The group argues, "Low-density rural development is particularly harmful because it burdens the land while benefiting few people, can cause problems for the remaining farmers trying to farm and may push farming to more marginal land where it will require more resources."

Monday, April 16, 2018

Mayor's budget reflects plan to cut property tax 25%, has more money for paving, drains, pavilion at cemetery

The Midway City Council got its first look at the mayor's proposed budget and heard complaints about the work that has expanded Walter Bradley Park at its regular meeting Monday evening.

Mayor Grayson Vandegrift's budget plan for the fiscal year that starts July 1 put numbers to a promise he made last summer, to cut property taxes because increased employment is bringing the city much more occupational tax.

The proposed budget calls for $82,000 in property-tax revenue, 25 percent less than the $110,000 budgeted this year. That will more than be made up by occupational-tax revenue, which is budgeted to rise to $550,000 in the next fiscal year from $500,000 this year.

Vandegrift said the property tax in Midway is twice that in Versailles.

On the spending side, Vandegrift budgeted $50,000 for paving, up from $32,000 this year; $20,000 for storm drains, up from $10,000; and an extra $15,000 for the cemetery building fund, to erect a pavilion to provide shelter in inclement weather.

He said he "proudly" renewed the $17,000 annual appropriation for improvements at the park.

Earlier, the council heard the first public complaints about work at the park, from a neighbor who lives at the foot of Gratz Street, near the new entrance to the area where brush has been cleared and paths have been created.

"I'd like to know what the plans are for the park that surrounds my house," Vicki Olivo said. "I have some concerns about what's going on down there."

Olivo said the work at the park has removed cover for birds and small mammals. "The owls have gone," she said. "We don't see rabbits anymore. It's just run the wildlife out."
Solar-powered lights illuminate paths leading to the new bridge over Lee Branch in Walter Bradley Park.
She said the humming, solar-powered lights at the park make it "like I'm living next door to a car lot on North New Circle Road" in Lexington, "and that's not the ambience anyone wants in Midway."

She asked why the lights are needed, since signs say the park is open from dawn to dusk. Vandegrift said the lights are designed to encourage traffic between Northside Drive and downtown, but said they might not be needed as late as midnight.

Vandegrift suggested that Olivo take her concerns to the park board, which meets Tuesday evening.

In other business, the council heard first reading of a zoning-ordinance amendment that would allow bed-and-breakfasts of no more than three sleeping rooms in agricultural zones, on lots of at least five acres, with no events allowed. The proposal is countywide.

County Clerk Sandy Jones explained the process through which she found that there were enough signatures on a petition to force a referendum on a proposed property tax to build a new Woodford County High School.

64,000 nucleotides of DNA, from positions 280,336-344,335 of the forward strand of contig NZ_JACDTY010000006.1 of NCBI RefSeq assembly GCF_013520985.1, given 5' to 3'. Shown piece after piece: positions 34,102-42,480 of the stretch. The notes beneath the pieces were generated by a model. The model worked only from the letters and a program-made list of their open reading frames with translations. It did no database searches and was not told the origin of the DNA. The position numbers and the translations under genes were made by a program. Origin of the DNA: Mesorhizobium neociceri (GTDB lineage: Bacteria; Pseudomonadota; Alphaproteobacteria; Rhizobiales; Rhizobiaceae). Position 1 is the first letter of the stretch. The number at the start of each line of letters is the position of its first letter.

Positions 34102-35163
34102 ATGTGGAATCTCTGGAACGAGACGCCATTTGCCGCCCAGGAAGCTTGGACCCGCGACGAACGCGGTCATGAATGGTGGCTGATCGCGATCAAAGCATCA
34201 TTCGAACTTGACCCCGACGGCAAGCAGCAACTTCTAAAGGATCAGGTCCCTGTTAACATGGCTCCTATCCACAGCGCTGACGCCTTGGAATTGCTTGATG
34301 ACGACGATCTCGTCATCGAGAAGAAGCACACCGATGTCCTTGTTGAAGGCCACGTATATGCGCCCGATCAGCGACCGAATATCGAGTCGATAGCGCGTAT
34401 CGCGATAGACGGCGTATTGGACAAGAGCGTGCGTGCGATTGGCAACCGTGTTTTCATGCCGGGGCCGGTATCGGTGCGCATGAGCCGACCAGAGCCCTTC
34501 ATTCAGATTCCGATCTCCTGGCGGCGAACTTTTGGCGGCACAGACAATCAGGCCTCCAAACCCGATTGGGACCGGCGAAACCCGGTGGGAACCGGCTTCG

The school board has appealed Jones' decision to circuit court, but she said the vacancy in one judgeship has left uncertain what judge will handle the case.

Jones said the board wanted to have the special election a week before the May 22 primary, which "was not humanly possible." She said a special election would cost nearly $50,000. Holding the referendum at the Nov. 6 general election would save extra election expenses but force preparation and mailing of a second set of tax bills, the cost of which she said she didn't know.

City Council discusses ways to get better broadband

Midway city officials will explore options for improving internet service in the town, they appeared to agree at a special City Council meeting today.

After hearing a presentation from Solarity Group, a broadband consultancy that started in Midway, Mayor Grayson Vandegrift said the city would probably create "some kind of task force" with council members, interested citizens and possible partners.

He said private investment will be needed to improve the system, but the city might be a partner. He said one primary possibility is Midway University, and another might be Lakeshore Learning Materials.

The conversation will also involve the local internet service providers: Windstream Communications, primarily a telephone company, and Spectrum, the cable-television company.

Noting reports of poor customer service by both companies, Vandegrift said, "At some point we need to send a friendly notice to Windstream and Spectrum that they need to step up their game in Midway."

Later, he said, "We need to start some kind of task force . . . because we need to put Windstream and Spectrum on notice. They don't seem to really care that much about us." He said internet service in parts of town is "just pitiful."

Terry Barnes of Solarity told the group, "One of your strategic goals may be to increase competition, which usually improves affordability."

Windstream received federal economic-stimulus grants of $60 million to extend high-speed broadband to rural areas of Kentucky and other states. It was the largest recipient of such grants. Windstream leased the former city dump on Spring Station Road for an installation related to the project and paid a one-time fee of $15,000, three times what it originally offered.

Tuesday, April 10, 2018

City Council to hold special meeting on broadband